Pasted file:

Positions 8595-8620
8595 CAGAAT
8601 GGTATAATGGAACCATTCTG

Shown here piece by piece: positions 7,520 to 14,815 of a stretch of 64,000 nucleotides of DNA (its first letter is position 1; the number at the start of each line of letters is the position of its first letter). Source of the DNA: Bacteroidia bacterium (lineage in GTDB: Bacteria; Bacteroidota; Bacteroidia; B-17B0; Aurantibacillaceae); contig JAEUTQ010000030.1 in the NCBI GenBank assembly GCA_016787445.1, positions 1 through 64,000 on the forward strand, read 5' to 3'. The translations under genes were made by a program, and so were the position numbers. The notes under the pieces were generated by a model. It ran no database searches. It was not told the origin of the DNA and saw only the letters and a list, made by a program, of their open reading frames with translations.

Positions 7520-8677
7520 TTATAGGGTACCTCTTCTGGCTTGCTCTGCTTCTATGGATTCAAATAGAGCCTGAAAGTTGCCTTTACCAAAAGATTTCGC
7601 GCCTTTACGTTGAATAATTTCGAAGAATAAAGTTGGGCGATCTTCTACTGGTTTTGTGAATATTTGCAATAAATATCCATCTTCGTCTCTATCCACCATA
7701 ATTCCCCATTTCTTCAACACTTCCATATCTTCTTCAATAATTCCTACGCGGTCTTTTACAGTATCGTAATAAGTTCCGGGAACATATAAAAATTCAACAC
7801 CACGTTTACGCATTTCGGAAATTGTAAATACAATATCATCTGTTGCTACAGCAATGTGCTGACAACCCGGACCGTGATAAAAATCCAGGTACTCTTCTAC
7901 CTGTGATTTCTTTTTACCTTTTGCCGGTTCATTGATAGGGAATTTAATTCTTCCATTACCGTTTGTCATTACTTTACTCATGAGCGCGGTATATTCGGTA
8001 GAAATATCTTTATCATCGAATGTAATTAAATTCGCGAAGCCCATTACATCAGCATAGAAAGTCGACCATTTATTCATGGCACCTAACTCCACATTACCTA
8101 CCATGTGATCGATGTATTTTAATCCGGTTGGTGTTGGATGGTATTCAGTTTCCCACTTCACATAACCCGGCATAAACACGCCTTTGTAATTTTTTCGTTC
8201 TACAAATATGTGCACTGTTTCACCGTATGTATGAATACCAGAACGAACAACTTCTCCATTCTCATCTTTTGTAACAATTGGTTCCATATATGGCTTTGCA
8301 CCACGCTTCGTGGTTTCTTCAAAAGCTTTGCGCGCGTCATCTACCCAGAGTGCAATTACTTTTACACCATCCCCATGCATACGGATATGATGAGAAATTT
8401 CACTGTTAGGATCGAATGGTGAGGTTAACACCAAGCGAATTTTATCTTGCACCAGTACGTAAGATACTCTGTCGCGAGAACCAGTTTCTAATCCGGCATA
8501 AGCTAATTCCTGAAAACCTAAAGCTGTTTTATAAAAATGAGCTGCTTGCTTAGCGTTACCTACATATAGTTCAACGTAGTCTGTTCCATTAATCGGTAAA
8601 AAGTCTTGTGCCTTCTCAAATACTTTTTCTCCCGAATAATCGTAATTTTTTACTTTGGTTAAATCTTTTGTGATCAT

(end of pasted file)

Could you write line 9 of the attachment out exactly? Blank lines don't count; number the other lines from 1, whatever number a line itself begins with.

7801 CACGTTTACGCATTTCGGAAATTGTAAATACAATATCATCTGTTGCTACAGCAATGTGCTGACAACCCGGACCGTGATAAAAATCCAGGTACTCTTCTAC